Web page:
I wish them to call my canvases ‘paintings’ because they are one-of-a-kind painted canvases that have been airbrush spray painted through a computer-robotic driven mechanism. Of course, this calls for an expanded definition of the craft of hand painting―one connected to Minimalist art fabrication techniques and Fluxus Conceptualism. They are post-Conceptual paintings that build upon the legacy of Conceptual art, where the concept or idea involved in the work takes some precedence over traditional aesthetic and material concerns. Conceptual art focused attention on the idea behind the art object and questioned the traditional role of that object as conveyor of meaning. Subsequently, those theories cast doubt upon the necessity of materiality itself, as conceptual artists de-materialized the post-Minimal art object and began to produce time-based and ephemeral artworks. Although total dematerialization of the art object never occurred, the art object became flexible, and that malleability, coupled with viral computer processing, has resulted in post-Conceptual painting.

“Orlando the Oracle of Thorns”, virus-modeled artificial life acrylic paintings on canvas, 12 x 24 in | 30 x 60 cm (diptych), 2020

Tell us about a few of your career highlights or moments that have greatly affected your career?

In 1980, I moved from Tribeca to the Lower East Side where I found artistic camaraderie and politically inspired creative energy. There I became closely associated with Collaborative Projects (Colab), the influential post-punk artists group. Those were glory days for the famous Colab projects, such as Just Another AssholeThe Real Estate Show and The Times Square Show. I also helped establish the non-profit cultural space ABC No Rio, where exhibitions were animated by political purpose. In the early 1980s, my art consisted of dense post-minimalist gray graphite drawings (that were sometimes photo-mechanically enlarged), of sculpture, of photographs, and of musique concrète audio collages. In 1983, I co-founded the famous avant-garde art music project Tellus Audio Cassette Magazine. I chose the name Tellus from Tellus Mater: the ancient Roman earth-mother goddess of fecundity.

In 1986, I began using computer-robotics to make conceptual paintings. Some were exhibited at Documenta VIII in 1987.  In 1992, when I was artist-in-residence in France at the Louis Pasteur Atelier in Arbois and at the Saline royale dArc-et-Senans, I created computer virus codes that I used as an artistic tool for my Computer Virus Project I.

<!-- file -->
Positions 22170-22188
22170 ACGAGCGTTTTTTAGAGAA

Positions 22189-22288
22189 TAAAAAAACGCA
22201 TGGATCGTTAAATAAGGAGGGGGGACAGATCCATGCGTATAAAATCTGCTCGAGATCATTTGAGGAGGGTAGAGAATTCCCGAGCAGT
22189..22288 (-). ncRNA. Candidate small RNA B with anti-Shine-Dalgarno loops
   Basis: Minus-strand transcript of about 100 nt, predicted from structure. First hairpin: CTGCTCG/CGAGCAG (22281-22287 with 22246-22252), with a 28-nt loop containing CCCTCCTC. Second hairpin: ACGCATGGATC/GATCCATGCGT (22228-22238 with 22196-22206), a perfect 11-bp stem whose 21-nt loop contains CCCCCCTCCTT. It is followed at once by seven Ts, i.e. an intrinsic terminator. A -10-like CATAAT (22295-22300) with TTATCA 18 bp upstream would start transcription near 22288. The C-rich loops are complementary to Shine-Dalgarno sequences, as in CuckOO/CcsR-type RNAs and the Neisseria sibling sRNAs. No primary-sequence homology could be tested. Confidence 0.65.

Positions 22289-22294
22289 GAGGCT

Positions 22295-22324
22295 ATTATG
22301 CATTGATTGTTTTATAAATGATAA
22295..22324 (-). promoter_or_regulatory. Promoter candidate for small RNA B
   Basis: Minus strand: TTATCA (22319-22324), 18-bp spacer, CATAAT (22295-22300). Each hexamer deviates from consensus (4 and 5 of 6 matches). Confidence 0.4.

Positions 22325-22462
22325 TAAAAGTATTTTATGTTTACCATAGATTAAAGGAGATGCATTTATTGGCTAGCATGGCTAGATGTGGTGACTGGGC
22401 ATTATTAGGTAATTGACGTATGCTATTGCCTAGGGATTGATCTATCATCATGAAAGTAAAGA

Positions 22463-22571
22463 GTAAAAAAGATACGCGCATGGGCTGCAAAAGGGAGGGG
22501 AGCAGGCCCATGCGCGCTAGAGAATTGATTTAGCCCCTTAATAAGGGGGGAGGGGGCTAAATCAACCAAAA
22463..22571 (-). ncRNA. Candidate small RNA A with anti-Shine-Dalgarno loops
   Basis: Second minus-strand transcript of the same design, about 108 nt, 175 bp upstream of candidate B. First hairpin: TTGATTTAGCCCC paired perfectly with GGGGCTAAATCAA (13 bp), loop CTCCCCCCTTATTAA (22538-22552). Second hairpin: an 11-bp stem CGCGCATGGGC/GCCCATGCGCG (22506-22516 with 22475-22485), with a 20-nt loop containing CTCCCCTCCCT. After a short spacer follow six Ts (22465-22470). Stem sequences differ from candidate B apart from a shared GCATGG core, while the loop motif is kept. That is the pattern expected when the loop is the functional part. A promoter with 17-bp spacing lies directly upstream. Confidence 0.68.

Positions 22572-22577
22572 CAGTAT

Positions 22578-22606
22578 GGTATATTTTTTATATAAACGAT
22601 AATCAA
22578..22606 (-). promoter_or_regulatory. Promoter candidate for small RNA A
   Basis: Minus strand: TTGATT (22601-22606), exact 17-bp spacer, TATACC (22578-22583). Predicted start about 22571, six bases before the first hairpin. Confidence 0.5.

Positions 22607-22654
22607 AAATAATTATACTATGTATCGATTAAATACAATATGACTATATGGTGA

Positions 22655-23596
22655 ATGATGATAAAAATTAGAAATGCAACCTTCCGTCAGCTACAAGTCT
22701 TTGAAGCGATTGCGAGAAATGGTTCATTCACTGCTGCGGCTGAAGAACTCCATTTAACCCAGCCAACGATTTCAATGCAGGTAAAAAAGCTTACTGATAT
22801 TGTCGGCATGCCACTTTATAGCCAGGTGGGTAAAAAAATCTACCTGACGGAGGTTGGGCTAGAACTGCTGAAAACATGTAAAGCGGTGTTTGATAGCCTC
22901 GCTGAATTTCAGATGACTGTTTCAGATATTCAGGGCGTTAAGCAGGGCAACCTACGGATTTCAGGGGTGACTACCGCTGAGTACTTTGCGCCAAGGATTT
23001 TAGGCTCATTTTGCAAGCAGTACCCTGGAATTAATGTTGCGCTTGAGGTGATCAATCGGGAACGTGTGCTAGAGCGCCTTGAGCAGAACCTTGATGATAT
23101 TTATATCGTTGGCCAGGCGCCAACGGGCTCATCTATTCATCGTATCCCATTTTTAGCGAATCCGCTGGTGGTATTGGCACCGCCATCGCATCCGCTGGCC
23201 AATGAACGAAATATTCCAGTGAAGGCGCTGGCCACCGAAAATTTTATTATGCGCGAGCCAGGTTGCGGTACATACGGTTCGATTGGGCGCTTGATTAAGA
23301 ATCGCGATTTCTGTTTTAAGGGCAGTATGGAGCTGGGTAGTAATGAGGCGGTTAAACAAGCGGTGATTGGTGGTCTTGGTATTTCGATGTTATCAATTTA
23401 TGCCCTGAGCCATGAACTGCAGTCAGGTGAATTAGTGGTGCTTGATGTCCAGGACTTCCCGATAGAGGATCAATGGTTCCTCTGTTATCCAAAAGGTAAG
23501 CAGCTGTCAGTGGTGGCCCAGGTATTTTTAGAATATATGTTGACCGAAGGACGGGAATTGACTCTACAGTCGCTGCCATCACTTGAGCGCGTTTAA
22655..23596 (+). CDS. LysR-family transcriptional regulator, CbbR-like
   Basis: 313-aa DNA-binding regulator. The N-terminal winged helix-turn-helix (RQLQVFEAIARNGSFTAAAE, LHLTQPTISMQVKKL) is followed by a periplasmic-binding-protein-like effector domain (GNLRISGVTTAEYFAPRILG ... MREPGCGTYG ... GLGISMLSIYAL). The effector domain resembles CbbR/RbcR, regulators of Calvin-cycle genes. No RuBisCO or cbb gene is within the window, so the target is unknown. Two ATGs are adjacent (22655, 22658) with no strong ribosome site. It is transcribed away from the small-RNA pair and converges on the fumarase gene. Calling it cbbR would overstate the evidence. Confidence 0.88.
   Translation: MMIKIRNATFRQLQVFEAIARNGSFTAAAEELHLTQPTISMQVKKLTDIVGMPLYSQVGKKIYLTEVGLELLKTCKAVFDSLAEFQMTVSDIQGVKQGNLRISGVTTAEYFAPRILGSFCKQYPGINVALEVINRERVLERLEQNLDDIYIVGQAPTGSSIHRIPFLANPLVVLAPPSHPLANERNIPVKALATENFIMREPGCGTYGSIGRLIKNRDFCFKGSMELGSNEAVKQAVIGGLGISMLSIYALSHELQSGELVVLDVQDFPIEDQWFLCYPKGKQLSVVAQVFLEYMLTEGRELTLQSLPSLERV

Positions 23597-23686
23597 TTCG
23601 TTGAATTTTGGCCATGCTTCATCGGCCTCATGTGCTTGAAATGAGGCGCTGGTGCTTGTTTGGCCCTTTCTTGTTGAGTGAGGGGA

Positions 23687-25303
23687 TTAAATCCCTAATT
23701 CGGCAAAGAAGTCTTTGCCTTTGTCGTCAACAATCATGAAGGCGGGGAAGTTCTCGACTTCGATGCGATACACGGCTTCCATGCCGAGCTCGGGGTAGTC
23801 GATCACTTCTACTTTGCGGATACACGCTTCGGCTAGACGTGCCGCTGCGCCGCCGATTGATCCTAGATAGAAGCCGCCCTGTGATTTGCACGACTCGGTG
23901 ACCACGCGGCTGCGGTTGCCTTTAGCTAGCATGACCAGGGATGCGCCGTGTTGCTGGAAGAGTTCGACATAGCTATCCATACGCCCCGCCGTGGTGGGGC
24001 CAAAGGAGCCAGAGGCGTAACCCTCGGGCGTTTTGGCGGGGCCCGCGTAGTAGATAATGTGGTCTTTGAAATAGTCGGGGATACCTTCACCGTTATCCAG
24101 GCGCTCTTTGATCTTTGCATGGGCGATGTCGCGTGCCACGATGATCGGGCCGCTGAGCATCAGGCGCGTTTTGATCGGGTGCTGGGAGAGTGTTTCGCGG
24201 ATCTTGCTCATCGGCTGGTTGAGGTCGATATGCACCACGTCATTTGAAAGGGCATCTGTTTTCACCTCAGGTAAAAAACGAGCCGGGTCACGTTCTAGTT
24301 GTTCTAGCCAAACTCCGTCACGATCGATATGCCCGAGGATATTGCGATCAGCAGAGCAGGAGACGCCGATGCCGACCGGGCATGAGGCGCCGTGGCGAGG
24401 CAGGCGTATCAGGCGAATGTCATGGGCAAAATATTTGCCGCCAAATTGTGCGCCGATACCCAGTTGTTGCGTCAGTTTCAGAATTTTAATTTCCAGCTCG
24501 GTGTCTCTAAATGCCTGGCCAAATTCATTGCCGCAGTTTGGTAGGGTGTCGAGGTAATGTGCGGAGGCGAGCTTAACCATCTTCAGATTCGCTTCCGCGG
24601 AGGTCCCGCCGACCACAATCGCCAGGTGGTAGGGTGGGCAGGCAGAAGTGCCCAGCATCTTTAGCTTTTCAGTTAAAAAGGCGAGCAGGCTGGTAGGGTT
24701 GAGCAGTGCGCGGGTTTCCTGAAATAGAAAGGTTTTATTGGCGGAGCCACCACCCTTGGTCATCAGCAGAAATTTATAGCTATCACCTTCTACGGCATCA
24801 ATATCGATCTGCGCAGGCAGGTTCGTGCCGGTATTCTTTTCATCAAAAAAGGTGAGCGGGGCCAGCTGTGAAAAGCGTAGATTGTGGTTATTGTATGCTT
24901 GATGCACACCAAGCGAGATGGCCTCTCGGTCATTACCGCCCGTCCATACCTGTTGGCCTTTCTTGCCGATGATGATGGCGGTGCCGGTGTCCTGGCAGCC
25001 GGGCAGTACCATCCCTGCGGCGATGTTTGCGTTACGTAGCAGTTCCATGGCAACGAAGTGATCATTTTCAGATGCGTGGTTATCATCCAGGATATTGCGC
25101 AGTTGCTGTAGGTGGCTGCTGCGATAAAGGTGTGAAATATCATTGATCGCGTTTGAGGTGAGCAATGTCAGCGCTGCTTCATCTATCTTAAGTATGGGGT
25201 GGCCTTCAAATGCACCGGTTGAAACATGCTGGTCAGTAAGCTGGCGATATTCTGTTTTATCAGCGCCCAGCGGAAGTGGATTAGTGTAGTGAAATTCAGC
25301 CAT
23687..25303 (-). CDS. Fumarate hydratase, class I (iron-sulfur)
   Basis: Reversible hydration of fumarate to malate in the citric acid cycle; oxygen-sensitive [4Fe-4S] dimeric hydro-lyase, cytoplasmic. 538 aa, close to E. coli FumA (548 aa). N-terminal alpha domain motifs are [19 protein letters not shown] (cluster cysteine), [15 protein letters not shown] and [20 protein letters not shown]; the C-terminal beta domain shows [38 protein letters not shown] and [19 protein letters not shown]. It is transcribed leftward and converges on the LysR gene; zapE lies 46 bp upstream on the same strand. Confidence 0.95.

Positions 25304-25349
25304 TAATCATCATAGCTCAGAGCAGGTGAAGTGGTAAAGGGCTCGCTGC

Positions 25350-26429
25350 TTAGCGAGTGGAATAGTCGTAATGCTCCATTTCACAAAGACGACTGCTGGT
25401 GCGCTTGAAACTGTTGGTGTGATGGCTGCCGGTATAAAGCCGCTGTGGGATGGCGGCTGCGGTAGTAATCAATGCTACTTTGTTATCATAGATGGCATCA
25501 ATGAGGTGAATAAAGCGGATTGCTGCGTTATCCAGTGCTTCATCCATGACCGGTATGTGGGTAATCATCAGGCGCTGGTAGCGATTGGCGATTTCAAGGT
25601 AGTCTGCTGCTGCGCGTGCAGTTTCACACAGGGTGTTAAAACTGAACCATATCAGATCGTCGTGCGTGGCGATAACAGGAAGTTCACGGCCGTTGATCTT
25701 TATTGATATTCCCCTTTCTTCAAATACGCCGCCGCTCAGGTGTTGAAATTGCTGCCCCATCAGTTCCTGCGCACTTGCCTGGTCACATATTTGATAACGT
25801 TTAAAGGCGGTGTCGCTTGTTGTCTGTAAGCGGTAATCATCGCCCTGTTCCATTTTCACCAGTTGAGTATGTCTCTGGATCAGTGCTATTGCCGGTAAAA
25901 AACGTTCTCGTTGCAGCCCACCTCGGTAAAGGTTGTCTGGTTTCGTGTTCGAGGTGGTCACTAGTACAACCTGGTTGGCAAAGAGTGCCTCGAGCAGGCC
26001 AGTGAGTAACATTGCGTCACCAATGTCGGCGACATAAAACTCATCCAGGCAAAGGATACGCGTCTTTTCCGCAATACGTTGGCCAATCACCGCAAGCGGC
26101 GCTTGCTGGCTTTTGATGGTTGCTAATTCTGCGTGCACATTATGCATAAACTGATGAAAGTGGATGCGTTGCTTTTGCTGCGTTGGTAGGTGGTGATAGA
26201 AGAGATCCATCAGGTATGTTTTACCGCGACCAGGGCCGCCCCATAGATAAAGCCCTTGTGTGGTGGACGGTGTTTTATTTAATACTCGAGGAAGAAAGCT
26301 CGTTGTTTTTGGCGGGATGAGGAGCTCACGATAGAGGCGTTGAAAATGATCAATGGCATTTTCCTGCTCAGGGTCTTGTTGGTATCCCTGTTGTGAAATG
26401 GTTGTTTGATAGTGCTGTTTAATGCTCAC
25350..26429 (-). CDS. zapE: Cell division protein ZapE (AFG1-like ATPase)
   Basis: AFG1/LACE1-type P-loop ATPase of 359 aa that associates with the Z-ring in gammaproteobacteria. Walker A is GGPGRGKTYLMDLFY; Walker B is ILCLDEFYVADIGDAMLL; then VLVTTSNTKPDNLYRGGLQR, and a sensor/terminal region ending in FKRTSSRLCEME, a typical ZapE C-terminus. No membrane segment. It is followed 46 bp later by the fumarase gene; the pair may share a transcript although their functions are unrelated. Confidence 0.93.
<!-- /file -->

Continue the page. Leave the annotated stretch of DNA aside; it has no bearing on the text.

In 1995, at the urging of Pierre Restany, I moved to Paris and began splitting my time between Paris and New York.  In 1999, I earned my Ph.D. in the philosophy of aesthetics and technology in England and soon wrote two art theory books: Towards an Immersive Intelligence and Immersion Into Noise.   

In 2002 I extended my experimentation into viral artificial life through a collaboration with the programmer Stephane Sikora in a work called the Computer Virus Project II, inspired by the a-life work of John Horton Conway (particularly Conway’s Game of Life), by the general cellular automata work of John von Neumann, by the genetic programming algorithms of John Koza, by the work of John Cage and Marcel Duchamp, and by the auto-destructive art of Gustav Metzger. These works include various series of computer-robotic assisted paintings, digital animations, and a lengthy audio composition entitled viral symphOny, among others audio works. Since, I have created a series of virus-based themed exhibitions of artificial life paintings and animation projections that explore the fragility and fluidity of the human body.

What’s coming up for you?

My 28 track, 59’ minute cassette (100 copies) Selected Sound Works (1981-2021) was published on October 15th by Chicago-based Pentiments experimental music and sound art label and has started selling right HERE along with mp3 tracks. My sound art double LP―called The Viral Tempest―will be released by Pentiments in early 2022 in an edition of 200, accompanied by a booklet that reproduced many works from my Orlando et la tempête exhibition. I will be exhibiting at the musée du quai Branly in Paris in an exhibition curated by Frédéric Keck called Microbes in May 2022.

What advice would you give to an artist just starting out today?

Get close to your contemporaries. Work both in political and aesthetic domains. Mix the two. Study art history with a passion. It will reveal the elders of your tribe. Honor your elders. Do not copy them.

Who are some of your favorite under appreciated artists that you don’t think get enough attention?

A question with which to make enemies. Answer: All my friends and lovers.

“Orlando in the Briar Patch”, virus-modeled artificial life acrylic paintings on canvas, 12 x 12 in | 30x30cm, 2019

To learn more about Joseph and his work, please visit